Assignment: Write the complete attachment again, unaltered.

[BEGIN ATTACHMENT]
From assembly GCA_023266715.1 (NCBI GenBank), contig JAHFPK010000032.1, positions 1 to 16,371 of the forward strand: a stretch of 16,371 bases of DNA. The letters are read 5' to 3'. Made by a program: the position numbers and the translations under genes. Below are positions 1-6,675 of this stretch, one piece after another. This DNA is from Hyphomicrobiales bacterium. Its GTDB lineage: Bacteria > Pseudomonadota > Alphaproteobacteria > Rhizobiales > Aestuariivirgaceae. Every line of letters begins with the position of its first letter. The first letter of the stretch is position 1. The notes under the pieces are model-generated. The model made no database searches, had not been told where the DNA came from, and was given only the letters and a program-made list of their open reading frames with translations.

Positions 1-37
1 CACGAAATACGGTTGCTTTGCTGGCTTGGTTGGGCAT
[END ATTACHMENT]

From assembly GCA_023266715.1 (NCBI GenBank), contig JAHFPK010000032.1, positions 1 to 16,371 of the forward strand: a stretch of 16,371 bases of DNA. The letters are read 5' to 3'. Made by a program: the position numbers and the translations under genes. Below are positions 1-6,675 of this stretch, one piece after another. This DNA is from Hyphomicrobiales bacterium. Its GTDB lineage: Bacteria > Pseudomonadota > Alphaproteobacteria > Rhizobiales > Aestuariivirgaceae. Every line of letters begins with the position of its first letter. The first letter of the stretch is position 1. The notes under the pieces are model-generated. The model made no database searches, had not been told where the DNA came from, and was given only the letters and a program-made list of their open reading frames with translations.

Positions 1-37
1 CACGAAATACGGTTGCTTTGCTGGCTTGGTTGGGCAT